They’re also gonna probably end up doing some usability testing and interviews and things like that. And then they’re probably gonna be building information architectures for you and all that sort of stuff, and then probably you’re gonna have them do video and photography and that’s just basically how that happens.
Social media management. Yeah. One, I mean, that’s not a stretch at all. We see that a lot in Higher Ed still even with clients and prospective clients that we are speaking with. When it comes to web, you want someone that’s a designer and a database admin and a server admin and can turn design into code and can do front end and can do backend and knows WordPress and PHP and Java and C#.
And well probably not C#, but you know, like just a ridiculous amount of information in someone that can span these different roles and then, oh, guess what? They also need to be able to pull analytics data and tell you what’s going on with the analytics and suggest things to happen. Those are three or four different positions that you’re trying to compress into one hire, and what happens is, I think there, I think the decline in the desire to be a unicorn, which, I think is happening.
I felt that happening and I’ve seen that different places. A lot of people don’t want to be in that position anymore.They are learning what they’re worth. They’re learning, as they’ve gotten older, they’ve discovered that time is very precious to them and has a lot of value.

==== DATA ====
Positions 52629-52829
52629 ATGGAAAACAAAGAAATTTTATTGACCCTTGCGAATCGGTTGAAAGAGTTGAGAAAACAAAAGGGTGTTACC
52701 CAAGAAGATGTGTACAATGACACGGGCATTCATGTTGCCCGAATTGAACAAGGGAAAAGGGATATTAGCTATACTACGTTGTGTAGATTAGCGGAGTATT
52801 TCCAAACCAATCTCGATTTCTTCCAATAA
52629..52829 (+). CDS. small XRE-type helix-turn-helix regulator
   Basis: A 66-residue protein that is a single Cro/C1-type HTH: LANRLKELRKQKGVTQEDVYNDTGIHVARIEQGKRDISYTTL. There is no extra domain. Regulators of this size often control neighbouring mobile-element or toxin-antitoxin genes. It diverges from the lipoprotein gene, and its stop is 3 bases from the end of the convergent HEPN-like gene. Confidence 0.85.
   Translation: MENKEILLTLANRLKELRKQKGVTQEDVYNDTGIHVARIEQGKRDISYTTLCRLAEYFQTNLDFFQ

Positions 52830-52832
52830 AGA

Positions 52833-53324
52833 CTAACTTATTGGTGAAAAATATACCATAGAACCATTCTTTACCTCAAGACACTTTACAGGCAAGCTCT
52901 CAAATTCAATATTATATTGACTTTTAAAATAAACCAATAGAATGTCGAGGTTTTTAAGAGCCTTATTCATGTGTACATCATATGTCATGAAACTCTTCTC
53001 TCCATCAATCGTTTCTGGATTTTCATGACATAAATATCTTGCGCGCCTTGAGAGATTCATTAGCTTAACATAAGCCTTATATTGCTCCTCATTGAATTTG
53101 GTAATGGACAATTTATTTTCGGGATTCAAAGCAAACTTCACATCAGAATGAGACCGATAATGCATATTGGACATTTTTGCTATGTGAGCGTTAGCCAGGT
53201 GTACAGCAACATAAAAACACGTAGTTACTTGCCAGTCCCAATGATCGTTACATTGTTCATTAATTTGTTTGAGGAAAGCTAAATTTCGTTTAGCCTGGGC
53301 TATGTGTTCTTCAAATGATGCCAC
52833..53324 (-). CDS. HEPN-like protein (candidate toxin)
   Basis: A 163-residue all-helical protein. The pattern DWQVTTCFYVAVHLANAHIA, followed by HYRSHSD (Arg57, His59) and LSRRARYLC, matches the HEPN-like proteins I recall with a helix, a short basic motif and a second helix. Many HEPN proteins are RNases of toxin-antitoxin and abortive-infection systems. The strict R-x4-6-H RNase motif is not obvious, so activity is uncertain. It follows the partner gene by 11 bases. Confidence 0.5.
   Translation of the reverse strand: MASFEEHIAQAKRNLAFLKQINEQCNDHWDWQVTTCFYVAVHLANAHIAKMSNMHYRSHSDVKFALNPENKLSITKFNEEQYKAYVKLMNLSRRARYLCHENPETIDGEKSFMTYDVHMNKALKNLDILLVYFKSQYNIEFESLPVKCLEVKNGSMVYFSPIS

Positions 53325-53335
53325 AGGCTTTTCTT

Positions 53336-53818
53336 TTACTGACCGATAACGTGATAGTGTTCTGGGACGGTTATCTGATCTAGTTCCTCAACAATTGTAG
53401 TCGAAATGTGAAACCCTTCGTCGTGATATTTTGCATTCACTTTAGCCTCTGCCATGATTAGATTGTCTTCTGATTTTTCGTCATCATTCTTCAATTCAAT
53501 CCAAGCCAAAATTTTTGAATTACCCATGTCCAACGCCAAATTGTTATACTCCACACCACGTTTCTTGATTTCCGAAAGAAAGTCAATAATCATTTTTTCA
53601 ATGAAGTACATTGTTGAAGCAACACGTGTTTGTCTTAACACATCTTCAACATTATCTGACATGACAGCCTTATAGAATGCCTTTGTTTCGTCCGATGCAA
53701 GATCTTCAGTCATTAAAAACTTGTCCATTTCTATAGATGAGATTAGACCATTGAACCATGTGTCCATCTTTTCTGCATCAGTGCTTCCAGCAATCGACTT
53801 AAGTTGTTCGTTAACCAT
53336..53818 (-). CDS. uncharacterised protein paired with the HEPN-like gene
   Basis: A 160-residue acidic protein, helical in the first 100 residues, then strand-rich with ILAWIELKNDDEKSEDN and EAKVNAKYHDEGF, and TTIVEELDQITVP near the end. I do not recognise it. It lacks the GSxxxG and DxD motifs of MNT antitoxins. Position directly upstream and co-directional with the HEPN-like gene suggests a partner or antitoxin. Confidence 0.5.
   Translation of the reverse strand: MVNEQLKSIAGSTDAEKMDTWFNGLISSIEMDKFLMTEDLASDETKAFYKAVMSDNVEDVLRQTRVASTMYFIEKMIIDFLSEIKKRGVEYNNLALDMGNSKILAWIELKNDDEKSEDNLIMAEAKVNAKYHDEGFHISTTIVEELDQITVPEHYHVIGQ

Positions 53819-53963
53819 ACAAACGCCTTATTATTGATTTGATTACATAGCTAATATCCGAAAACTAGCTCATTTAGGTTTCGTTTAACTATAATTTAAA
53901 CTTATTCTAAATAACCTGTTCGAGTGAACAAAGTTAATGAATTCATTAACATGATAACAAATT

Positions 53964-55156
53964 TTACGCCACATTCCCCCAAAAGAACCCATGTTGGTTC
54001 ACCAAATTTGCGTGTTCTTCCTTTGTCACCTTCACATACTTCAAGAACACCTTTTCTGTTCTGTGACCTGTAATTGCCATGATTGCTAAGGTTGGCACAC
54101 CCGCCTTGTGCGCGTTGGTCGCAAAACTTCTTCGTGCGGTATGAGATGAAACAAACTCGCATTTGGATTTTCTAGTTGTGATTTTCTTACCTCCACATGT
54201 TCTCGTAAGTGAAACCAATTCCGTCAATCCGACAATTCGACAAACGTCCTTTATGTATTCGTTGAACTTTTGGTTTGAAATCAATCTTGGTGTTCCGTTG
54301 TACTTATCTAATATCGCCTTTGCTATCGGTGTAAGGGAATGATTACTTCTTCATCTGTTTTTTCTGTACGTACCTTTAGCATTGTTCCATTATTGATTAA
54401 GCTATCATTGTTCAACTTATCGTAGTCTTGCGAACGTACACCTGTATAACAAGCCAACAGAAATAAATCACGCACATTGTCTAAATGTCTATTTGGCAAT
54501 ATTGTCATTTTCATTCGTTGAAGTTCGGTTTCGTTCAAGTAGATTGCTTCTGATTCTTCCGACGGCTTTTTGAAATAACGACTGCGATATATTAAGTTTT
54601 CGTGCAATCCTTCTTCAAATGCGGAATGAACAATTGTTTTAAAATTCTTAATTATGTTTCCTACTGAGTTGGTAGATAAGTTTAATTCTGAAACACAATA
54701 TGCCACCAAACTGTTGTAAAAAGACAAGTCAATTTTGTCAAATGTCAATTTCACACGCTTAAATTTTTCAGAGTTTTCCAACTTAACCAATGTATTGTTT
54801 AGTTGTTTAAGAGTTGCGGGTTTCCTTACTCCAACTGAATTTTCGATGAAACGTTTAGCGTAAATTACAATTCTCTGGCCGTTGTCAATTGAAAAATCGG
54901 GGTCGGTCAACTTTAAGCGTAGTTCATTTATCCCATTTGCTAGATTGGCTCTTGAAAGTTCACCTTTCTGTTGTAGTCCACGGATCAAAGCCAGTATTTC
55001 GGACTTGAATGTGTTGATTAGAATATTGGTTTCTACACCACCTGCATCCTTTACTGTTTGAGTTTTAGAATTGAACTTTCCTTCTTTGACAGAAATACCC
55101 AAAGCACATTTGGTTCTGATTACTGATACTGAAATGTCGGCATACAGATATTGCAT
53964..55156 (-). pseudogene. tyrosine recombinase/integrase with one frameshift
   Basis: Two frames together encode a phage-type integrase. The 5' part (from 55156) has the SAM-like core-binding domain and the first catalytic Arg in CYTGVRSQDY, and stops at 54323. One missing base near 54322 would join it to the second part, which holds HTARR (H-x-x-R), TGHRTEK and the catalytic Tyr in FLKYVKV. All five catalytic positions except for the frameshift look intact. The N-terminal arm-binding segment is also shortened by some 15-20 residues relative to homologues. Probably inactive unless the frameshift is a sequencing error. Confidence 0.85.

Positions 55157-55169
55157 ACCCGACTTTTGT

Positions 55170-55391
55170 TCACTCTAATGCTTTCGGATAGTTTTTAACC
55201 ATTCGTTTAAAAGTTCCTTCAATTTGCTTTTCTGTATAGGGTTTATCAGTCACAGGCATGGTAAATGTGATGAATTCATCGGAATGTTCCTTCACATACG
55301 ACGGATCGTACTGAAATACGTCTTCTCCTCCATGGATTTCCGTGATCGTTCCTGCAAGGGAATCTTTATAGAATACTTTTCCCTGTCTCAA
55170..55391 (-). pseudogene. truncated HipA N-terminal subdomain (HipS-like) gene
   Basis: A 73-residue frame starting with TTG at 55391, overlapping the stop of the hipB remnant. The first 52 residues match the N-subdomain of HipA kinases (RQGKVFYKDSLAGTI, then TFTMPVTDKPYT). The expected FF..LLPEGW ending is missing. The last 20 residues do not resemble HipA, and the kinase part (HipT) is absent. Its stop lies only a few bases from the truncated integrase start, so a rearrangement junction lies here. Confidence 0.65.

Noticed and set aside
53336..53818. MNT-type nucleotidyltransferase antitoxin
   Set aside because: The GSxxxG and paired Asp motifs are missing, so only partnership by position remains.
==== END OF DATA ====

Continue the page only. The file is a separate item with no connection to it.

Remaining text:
And so they want to have some time, or they want to be paid very, very well for the time that they’re giving to their employer. And universities just can’t pay that. Like they, they, they can’t pay the money for it. But, but still, If you had a unicorn that’s supposed to be doing these seven jobs, you should be paying them for, for seven different roles.
And like that’s, you know, out of the gate. Like if you were doing market rate for each one of those full-time positions, like you’re looking at close to a million dollars for one person and then that doesn’t make sense. They’re not gonna get the work done, right?
Kristin Van Dorn: And I think another piece of it is that unicorns have started to realize that they’re actually not as marketable outside of Higher Ed as they are within Higher Ed.